word “school” be eliminated, lest it be assumed that the burden lies only on the schools. That may not be practical, given the widespread use of the phrase and the fact that the schools do provide the focus and target site for these programs. However, it is likely to be useful in the committee's further work to distinguish the various levels of school responsibility and involvement as follows:

  • Programs/services that schools have the responsibility to deliver, such as classroom instruction.

  • Programs/services that schools have the responsibility to arrange, such as clinical services.

  • Programs/services with which schools should affiliate to benefit students, such as family protective services or public safety campaigns.

  • Programs/services that schools should promote, such as youth services and agencies or church-based programs.

In any event, the roles and responsibilities of others beyond the education sector will be closely examined during the rest of the committee's study.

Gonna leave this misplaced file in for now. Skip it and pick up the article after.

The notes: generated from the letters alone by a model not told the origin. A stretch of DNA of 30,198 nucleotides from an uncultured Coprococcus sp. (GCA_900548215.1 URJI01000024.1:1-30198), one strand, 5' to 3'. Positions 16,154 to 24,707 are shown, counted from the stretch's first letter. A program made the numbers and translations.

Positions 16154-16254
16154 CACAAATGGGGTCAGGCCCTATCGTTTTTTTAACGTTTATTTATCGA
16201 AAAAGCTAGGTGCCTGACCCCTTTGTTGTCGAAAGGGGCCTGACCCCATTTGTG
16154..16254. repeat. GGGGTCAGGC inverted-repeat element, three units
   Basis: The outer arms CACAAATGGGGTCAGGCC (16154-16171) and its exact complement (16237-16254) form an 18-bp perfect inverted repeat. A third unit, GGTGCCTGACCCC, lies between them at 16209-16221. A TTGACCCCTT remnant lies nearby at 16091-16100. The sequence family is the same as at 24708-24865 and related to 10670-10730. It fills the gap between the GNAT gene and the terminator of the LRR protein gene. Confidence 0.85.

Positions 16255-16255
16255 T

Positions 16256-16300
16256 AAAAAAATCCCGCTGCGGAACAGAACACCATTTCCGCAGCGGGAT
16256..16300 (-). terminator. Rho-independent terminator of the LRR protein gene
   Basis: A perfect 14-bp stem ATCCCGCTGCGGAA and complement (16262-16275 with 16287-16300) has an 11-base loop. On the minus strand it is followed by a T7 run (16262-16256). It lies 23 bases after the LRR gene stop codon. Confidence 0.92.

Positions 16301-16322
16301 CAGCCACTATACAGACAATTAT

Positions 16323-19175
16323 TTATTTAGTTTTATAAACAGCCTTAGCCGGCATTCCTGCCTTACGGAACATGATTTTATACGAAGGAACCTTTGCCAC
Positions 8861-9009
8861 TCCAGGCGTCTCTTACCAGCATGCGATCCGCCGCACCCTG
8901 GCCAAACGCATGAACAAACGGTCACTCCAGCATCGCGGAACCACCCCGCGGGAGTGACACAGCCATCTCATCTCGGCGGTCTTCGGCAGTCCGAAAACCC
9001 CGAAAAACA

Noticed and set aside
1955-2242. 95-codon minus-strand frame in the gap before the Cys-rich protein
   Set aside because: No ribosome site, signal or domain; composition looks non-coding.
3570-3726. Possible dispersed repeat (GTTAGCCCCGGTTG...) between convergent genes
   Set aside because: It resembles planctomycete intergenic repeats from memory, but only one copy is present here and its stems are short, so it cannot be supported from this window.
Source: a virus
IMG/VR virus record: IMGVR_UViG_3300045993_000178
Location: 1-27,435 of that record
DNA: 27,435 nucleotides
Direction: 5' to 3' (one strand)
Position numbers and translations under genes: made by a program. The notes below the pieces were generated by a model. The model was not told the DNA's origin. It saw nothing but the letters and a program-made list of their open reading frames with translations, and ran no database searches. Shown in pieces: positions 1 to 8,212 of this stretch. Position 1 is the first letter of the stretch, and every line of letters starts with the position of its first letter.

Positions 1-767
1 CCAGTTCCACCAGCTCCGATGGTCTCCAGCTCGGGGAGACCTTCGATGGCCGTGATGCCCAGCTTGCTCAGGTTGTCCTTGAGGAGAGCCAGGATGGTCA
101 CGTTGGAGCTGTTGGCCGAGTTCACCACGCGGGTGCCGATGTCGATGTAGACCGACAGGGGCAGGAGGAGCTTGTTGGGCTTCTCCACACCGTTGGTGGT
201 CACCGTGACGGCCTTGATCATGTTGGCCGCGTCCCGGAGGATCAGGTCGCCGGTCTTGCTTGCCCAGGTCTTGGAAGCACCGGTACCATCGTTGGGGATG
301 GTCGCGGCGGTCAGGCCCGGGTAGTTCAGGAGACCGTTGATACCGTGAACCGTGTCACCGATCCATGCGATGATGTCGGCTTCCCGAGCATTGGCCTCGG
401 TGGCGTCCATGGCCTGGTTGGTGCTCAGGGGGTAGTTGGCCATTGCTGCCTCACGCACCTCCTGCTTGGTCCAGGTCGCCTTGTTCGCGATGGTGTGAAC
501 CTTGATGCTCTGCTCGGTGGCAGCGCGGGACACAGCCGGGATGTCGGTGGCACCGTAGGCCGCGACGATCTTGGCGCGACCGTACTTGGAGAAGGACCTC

Chapter 2 describes the historical background and evolution of health programming in the schools, proposes goals and optimal outcomes for comprehensive school health programs, and reviews previous definitions and models of school health programs. Chapter 3 gives the committee's provisional definition of a comprehensive school health program, with an explanation of terms. This definition may be subject to revision or expansion, based on findings from the committee's study. Chapter 4 sets forth a set of questions and issues that the committee intends to examine in its full report.

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